Children's book with gay librarian breaks ground

Children's book with gay librarian breaks ground

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One recent children’s book has incorporated LGBTQ content so unassumingly that you may have missed it.

The latest board book in the Tinyville Town preschool series, however, by New York Times bestselling author and illustrator Brian Biggs, not only features a gay protagonist, but shows him in bed with his husband. The Philadelphia-based Biggs was kind enough to share with me the story behind the story.

“Tinyville Town: I’m a Librarian” is the fourth in this cheery series that introduces us to residents of the eponymous town. Those of us who grew up with Richard Scarry’s classic children’s book “What Do People Do All Day?” will find echoes of it here — but with bold, modern illustrations and human characters instead of Scarry’s anthropomorphic animal citizens.

In this latest volume, we meet the town librarian going about his day, answering people’s questions and helping a boy find a book. Biggs said via email that although the librarian is never named in the text, “in my head, his name is Kevin.”

At the beginning of the book, we see Kevin in bed with another man, who is turned away, half asleep, asking what time it is, as Kevin sits up and looks at the clock. At the end of the day, the man is already asleep again as Kevin sits in bed reading. The scened embody domestic tranquility: One senses that the two have been together for some time.

“Yes, Kevin has a husband,” Biggs confirmed. “And as far as I know, my book is the first children’s board book to show two dudes in bed together.” (It is not the first board book to show two-men couples, however; there are already several on the market. Visit mombian.com for a list.) 

He noted how the idea developed.

“As I wrote synopses of the various characters that make up the first several books in the ‘Tinyville Town’ series, I knew that Kevin would be gay,” he explained. “I never expected it to come up. It was just backstory for me. Originally, he was there alone in bed, surrounded by books.”

As he developed the story, however, Biggs said, “I moved away from ‘books’ and toward ‘information’ as to the main thing that a librarian does. And since a librarian probably isn’t going to be giving information to himself, I needed a partner.”

This precipitated a conundrum.

“I wrote to my editor, in a bit of a panic since I assumed the publisher would never let me get away with this, and asked whether I’d be able to draw a guy in Kevin’s bed — a husband,” Biggs said.

He said the publisher, Abrams Appleseed, replied a day later.

“They were very much for it, and would support the book in the event of any potential blow-back.” 

Traci Todd, his editor at Abrams, said via e-mail, “Brian let me know early on that one of his goals for the series was to show each character’s morning routine: The firefighter wakes up in the fire station, the vet wakes up with her family and pets, and so on. So, if Kevin has a husband, naturally, he’s going to wake up with his husband. The end.”

Yet Biggs said he didn’t want to make the book “about a ‘gay librarian.’ Rather, it’s about a librarian — a librarian who happens to be gay. Big deal. Like real life. My other books aren’t about straight veterinarians and mail carriers. It’s never mentioned there; why should this be any different?”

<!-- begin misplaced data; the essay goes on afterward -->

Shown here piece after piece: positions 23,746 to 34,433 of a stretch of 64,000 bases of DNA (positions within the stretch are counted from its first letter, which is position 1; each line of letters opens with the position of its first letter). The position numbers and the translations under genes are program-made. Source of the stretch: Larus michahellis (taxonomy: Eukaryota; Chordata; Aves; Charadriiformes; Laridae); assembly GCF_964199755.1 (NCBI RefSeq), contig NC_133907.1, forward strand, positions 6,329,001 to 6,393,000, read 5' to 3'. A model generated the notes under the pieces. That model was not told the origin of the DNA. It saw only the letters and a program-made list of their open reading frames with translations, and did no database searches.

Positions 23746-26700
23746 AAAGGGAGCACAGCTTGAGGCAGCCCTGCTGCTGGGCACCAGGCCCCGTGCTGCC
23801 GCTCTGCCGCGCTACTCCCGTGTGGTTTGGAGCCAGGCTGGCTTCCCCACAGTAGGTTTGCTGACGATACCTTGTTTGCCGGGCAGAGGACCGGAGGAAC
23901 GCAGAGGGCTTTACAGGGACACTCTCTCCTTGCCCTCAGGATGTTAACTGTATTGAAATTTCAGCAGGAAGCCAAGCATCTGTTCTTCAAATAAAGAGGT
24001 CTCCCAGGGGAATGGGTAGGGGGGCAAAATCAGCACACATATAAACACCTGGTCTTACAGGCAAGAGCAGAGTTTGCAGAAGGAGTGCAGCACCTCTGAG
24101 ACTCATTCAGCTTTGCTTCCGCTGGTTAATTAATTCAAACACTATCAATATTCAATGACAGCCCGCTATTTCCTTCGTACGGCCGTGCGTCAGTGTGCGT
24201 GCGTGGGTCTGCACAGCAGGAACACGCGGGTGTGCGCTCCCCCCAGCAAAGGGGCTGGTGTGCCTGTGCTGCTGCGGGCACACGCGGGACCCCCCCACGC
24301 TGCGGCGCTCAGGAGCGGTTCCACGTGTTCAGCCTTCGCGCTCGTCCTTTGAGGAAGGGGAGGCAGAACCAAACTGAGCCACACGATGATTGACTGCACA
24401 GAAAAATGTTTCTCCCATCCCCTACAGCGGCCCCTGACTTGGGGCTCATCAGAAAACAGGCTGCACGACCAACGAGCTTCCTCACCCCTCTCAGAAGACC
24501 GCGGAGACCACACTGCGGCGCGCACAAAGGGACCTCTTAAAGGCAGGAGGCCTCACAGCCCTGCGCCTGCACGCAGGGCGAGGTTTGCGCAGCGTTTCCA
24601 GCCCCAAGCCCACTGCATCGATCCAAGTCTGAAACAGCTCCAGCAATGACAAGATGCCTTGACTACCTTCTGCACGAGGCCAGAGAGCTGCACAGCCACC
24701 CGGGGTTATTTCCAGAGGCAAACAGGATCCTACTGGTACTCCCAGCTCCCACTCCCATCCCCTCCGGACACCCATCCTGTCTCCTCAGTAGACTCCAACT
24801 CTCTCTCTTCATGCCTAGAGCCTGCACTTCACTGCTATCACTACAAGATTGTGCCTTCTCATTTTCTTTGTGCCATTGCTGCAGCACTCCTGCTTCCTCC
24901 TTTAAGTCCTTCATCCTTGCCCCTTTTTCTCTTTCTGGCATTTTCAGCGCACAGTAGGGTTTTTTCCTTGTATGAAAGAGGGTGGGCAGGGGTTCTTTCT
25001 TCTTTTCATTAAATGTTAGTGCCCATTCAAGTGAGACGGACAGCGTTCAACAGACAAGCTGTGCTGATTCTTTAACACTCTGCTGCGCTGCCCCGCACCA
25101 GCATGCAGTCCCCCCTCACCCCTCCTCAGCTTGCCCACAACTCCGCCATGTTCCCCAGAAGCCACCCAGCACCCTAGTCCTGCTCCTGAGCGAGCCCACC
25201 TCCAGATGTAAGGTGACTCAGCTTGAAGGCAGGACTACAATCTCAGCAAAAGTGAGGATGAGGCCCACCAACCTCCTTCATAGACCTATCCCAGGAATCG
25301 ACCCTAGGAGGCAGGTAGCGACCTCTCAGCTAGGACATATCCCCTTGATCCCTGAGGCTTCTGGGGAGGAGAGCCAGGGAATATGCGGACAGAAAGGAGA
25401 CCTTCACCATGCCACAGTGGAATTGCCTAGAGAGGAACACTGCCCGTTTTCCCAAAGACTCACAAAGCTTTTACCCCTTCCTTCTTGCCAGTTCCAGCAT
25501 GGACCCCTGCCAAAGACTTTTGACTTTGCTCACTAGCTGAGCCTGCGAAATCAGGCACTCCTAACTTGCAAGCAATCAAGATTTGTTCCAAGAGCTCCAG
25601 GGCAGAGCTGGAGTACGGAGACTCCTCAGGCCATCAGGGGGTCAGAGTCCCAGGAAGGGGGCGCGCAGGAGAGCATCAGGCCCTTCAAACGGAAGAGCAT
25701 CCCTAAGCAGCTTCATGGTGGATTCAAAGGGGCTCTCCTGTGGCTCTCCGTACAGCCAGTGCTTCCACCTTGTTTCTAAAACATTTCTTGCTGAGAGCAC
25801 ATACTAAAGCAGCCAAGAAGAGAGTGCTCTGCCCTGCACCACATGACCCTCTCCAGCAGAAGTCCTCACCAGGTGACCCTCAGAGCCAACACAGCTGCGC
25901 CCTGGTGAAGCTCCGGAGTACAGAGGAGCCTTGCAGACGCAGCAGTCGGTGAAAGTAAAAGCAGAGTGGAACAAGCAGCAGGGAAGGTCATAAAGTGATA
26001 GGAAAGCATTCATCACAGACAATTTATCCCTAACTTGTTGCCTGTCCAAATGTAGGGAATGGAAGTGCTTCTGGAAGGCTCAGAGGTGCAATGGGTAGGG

He understands, he said, that “so many books (for good reasons, of course) are about ‘My Two Moms’ or the like and make the book about that.”

He chose to take a different approach, consistent with his other works.

“I wanted it to be the same as the African-American mayor or the female police officer in other ‘Tinyville Town’ books,” he said. “The stories aren’t about them being black, or a woman. They just are. Again, just like in real life in any halfway diverse community. A kid in the 21st century should see it and think, ‘Huh, he’s got a husband’ and move on. Or not notice it at all. Who cares?” 

To stick with this nonchalant approach, he said, “We didn’t mention it in the promotion copy, or advertising. And somewhat surprisingly, we haven’t caused the stir that I kind of secretly hoped we would. Maybe if the series was a best-seller it would have raised some hackles from the red states. I don’t know. But it’s gratifying that, for the most part, all I get are ‘Thanks for doing this.’”

The negative feedback has been minor, he said, noting, “There was one review on Amazon that asked ‘Why, even in picture books, are children having GAY forced down their throats?’ A few weeks later, the review had been removed. I was actually kind of disappointed by the removal. That was the writer’s opinion and I feel she had the right to express it, and really, it just made the whole argument against featuring a gay character seem so stupid anyway.”

“Since the book came out, I’ve had people tell me how they appreciate this normalization of the relationship,” he said. 

The one downside of such a normalizing approach, however, is that the tale may escape the attention of many parents actively seeking books with positive LGBTQ characters for their children. Now you know. Check out “Tinyville Town: I’m a Librarian” at a bookstore or library near you — and make sure to leave a rating and review at your favorite online bookstore too.

Dana Rudolph is the founder and publisher of Mombian (mombian.com), a GLAAD Media Award-winning blog and resource directory for LGBTQ parents.


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